Judith Ayaa was the dominant female sprinter at the East and Central African Athletic Championships from 1968 to 1972. During the same span of time, she was not only the 4-time 400m champion, but she also often competed in and won in the 100m and 200m, as well as when she was part of the Uganda relay teams. Ayaa’s victory in the 400m at the ECA championships in Dar-es-Salaam was a new Africa record–53.6. By virtue of this personal best time in 1969, Ayaa was in 1969 ranked amongst the world’s top 10 female 400-meters sprinters.
Because there were a relatively low number of women competing in the 400m at the 1970 Commonwealth Games in Edinburgh, only a semi-final and a final would hereby take place. On July 22 1970 lined up in the second of the two semi-final heats. She won in quite an astonishing time–52.86–a new Africa record. The time ranked her as eleventh best in the world in 1970.
The final took place on the 23rd. But having been the fastest among the semi-finalists, Ayaa had perhaps ran too fast. She perhaps ought to have ran in relaxed stride, just fast enough to be among the top four of either of the semi-final heats that would ensure their qualifying for the finals. In this second semi-final heat, Sandra Brown of Australia finished second in a full second behind Ayaa. The first semi-final heat in which Marilyn Fay Neufville of Jamaica won in 53.05, was apparently one of more tactfulness and relaxation.
In the final, slender and relatively short 17 year-old Neufville won in 51.02–a new world record. She won by an astonishing more than two seconds ahead of silver medallist Sandra Brown of Australia (53.66). Neufville thereby shaved of by nearly a second the world record of 51.7 set in 1969 by Frenchwomen Colette Besson and Nicole Duclos. Judith Ayaa, overtaken after slowing down near the end of the race, likely due to fatigue after her unnecessary exertion in the semi-finals, was third (53.77) closely behind Sandra Brown and won the bronze. The fatigue had likely cost her at least the silver medal; but the Commonwealth bronze would be one of Ayaa’s most cherished international possessions! It was Uganda’s first Commonwealth Games’ medal won by a woman!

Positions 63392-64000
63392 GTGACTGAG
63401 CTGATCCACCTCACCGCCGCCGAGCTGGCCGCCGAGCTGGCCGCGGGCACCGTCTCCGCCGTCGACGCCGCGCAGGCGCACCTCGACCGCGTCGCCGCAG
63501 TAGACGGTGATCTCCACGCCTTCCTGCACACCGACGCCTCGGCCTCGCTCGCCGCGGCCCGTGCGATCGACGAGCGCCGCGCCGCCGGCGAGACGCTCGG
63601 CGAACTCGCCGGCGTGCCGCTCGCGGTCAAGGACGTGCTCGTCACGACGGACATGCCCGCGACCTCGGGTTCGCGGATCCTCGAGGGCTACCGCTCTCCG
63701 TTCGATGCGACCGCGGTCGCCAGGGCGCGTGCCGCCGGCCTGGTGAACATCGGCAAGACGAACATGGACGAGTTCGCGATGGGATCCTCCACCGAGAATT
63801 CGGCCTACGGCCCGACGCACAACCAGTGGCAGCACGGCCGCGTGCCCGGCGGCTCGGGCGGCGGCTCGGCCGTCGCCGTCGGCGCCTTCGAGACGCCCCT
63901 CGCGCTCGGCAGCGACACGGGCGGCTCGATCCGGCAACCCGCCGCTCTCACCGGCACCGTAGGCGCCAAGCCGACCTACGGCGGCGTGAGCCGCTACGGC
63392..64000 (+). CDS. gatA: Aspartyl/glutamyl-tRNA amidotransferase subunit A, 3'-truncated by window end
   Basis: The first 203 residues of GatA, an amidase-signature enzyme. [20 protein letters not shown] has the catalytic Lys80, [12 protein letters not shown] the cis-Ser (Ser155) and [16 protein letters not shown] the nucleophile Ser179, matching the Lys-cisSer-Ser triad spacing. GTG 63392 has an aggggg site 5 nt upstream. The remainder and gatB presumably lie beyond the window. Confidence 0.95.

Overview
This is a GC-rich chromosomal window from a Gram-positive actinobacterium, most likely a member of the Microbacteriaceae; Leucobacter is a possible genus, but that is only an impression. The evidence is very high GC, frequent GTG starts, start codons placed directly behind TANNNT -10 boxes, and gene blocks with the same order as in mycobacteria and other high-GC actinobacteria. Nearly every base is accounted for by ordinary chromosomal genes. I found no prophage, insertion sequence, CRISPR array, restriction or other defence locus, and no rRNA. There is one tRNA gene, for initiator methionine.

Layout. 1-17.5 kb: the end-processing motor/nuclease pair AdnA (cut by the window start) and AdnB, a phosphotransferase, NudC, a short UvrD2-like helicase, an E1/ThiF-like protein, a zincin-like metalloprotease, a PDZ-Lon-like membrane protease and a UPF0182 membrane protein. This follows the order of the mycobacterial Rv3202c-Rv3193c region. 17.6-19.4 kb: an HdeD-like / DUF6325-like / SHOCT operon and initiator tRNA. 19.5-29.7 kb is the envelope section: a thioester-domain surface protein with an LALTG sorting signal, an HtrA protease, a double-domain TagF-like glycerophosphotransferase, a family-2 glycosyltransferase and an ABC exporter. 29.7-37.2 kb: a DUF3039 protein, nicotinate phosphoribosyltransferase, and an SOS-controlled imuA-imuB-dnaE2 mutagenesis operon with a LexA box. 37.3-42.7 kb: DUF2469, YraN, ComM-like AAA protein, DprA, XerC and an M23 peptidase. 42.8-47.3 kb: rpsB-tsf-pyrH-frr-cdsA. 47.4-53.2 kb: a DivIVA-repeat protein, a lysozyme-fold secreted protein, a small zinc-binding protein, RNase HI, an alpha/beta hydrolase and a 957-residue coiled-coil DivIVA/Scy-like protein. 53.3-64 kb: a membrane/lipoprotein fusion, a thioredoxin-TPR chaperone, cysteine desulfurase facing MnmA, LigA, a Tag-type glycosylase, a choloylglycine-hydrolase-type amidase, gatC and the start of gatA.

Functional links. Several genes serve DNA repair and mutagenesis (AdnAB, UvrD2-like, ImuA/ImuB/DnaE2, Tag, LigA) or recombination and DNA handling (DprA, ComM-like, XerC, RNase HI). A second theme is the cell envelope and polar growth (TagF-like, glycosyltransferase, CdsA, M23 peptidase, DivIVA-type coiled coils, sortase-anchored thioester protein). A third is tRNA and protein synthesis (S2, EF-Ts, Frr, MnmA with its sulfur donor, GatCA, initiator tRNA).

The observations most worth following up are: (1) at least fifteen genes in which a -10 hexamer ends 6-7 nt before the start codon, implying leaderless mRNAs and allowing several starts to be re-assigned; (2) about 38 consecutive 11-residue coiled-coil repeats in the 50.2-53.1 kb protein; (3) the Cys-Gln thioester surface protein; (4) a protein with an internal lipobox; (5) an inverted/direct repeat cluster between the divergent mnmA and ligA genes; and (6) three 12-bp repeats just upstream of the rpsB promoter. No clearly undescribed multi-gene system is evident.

In 1970 at the East-Central African Championships held in Nairobi, Ayaa won in the 400-meters in 54.0. That was in addition to her 100m win.
Ayaa competed at the USA-Pan African Track-and-Field Meet held in mid-July 1971 at Duke University in Durham, NC. Her gold medal-winning timing was 54.69.
Still in 1971, at the ECA Championships in Lusaka, Ayaa won in the 400-meters (54.7); and she was part of the Uganda gold medal victorious teams in both sprint relays.
Ayaa competed at a Pre-Olympic two-day Meet (“Hanns-Braun Memorial International Pre-Olympic Invitational”) in mid-August 1972 in Munich, a build-up for the forthcoming Olympics in the same city of West Germany.
20 year-old Ayaa, participated amongst the 3 heats of the women’s 400 meters. The top overall finishers would be signified. Altogether Ayaa’s time was second best–52.68–a new Africa record. Later, early September 1972, in Munich at the Olympics, Ayaa was again timed in 52.68 seconds when she finished third in the quarter finals and advanced to the semi-finals. She thereby equaled her personal best and Africa record. Ayaa would be eliminated from advancing to the Olympic finals when she finished 7th (52.91) in a semi-final heat.
At the pre-Olympic meet in Munich, on the second day of the meet, Ayaa additionally competed in the 200-meters and finished fifth. Results were (AP 1972: 66):
1. Marina Sidorova (Soviet Union), 23.78; 2. Karollne Kaefer (Austria), 23.99; 3. Vilma Charlton (Jamaica), 24.04; 4. Una Morris (Jamaica), 24.11; 5. Judith Ayaa (Uganda), 24.12.
Judith Ayaa would fade away from the international competition limelight after 1973. The President Idi Amin Dada handed her the Uganda flag in her capacity as team captain for the national team that was bound for Lagos for the All-Africa Games in January 1973. She was expected to win in the 400m. But possibly due to injuries, sickness, or inadequate training, she did not compete in any of the individual sprints in Lagos. But she possibly competed in the women’s 4x400m relay in which Uganda won gold.
Much more had been expected of this young elite African athlete, one of the few African women to reach such a pinnacle during that time of the dawn of women power athletes. It would take three decades for Ayaa’s Uganda national record in the 400m to be broken. After more than four decades, the present Uganda record (52.48; though it is 52.2 in 1996 by Grace Birungi, by some accounts) by Justine Bayigga, established in 2008, is only 0.2 seconds lower than the national and African record that Judith Ayaa set in 1972.
AP (August 17, 1972). “Second Day of the Sports Festival,” in “San Bernardino County Sun,” page 66.